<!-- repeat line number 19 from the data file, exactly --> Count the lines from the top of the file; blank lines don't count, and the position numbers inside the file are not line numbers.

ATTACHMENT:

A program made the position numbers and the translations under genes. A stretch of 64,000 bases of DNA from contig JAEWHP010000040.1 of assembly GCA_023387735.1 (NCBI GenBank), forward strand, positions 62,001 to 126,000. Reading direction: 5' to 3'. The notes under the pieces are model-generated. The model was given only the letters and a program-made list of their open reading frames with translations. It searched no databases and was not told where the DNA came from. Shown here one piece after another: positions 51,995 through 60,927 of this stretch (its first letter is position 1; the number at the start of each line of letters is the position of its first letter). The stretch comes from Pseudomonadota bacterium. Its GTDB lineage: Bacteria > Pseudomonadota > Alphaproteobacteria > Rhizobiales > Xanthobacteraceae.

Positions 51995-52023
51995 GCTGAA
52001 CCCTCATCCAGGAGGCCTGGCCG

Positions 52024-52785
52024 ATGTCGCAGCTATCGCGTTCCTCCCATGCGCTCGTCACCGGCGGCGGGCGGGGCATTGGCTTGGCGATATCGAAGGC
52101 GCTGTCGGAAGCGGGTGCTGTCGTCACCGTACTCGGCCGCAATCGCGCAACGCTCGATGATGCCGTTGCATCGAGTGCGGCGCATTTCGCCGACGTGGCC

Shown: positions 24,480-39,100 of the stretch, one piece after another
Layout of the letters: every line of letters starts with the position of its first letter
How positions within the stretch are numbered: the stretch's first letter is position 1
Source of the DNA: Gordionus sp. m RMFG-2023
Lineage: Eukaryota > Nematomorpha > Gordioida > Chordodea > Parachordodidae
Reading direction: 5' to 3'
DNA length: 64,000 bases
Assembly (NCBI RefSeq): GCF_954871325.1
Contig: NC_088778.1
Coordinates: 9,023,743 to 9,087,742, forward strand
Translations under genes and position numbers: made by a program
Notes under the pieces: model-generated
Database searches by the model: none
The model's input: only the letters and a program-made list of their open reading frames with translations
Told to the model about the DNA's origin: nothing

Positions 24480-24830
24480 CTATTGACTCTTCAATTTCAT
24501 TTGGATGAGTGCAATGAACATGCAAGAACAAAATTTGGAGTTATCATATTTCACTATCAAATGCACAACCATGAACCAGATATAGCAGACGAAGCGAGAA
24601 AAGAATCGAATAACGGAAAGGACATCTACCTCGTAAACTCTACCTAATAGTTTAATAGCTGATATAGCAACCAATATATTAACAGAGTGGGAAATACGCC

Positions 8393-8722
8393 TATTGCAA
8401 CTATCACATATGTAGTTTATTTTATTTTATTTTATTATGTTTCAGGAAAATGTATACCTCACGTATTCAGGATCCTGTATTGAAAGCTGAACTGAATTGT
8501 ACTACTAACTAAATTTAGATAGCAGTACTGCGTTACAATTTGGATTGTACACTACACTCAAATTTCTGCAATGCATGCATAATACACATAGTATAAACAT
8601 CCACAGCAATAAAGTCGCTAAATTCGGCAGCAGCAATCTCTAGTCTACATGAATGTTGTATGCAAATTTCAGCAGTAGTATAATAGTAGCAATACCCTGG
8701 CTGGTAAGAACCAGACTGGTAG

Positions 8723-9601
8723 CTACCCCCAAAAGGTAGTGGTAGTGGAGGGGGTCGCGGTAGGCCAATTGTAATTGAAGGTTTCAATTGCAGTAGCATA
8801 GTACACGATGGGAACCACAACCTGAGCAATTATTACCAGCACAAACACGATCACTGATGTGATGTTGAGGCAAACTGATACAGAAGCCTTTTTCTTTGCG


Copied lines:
Notes under the pieces: model-generated